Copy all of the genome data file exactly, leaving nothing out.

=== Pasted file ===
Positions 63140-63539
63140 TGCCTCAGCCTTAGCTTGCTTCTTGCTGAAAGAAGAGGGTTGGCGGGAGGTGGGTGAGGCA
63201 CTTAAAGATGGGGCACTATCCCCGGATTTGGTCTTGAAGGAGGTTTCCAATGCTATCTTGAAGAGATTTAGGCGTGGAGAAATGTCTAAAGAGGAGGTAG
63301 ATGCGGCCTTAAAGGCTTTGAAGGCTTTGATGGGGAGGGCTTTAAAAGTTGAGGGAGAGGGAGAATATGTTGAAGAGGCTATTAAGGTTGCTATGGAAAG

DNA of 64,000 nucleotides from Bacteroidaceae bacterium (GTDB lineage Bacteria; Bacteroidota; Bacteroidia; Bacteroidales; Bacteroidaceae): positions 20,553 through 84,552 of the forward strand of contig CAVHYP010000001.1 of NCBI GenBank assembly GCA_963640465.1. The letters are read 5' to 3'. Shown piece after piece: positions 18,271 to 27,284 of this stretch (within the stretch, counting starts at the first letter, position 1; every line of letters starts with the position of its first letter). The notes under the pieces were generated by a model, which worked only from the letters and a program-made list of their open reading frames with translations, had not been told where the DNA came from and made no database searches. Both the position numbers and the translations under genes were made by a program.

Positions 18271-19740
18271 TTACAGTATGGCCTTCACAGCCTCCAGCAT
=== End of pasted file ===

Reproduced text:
Positions 63140-63539
63140 TGCCTCAGCCTTAGCTTGCTTCTTGCTGAAAGAAGAGGGTTGGCGGGAGGTGGGTGAGGCA
63201 CTTAAAGATGGGGCACTATCCCCGGATTTGGTCTTGAAGGAGGTTTCCAATGCTATCTTGAAGAGATTTAGGCGTGGAGAAATGTCTAAAGAGGAGGTAG
63301 ATGCGGCCTTAAAGGCTTTGAAGGCTTTGATGGGGAGGGCTTTAAAAGTTGAGGGAGAGGGAGAATATGTTGAAGAGGCTATTAAGGTTGCTATGGAAAG

DNA of 64,000 nucleotides from Bacteroidaceae bacterium (GTDB lineage Bacteria; Bacteroidota; Bacteroidia; Bacteroidales; Bacteroidaceae): positions 20,553 through 84,552 of the forward strand of contig CAVHYP010000001.1 of NCBI GenBank assembly GCA_963640465.1. The letters are read 5' to 3'. Shown piece after piece: positions 18,271 to 27,284 of this stretch (within the stretch, counting starts at the first letter, position 1; every line of letters starts with the position of its first letter). The notes under the pieces were generated by a model, which worked only from the letters and a program-made list of their open reading frames with translations, had not been told where the DNA came from and made no database searches. Both the position numbers and the translations under genes were made by a program.

Positions 18271-19740
18271 TTACAGTATGGCCTTCACAGCCTCCAGCAT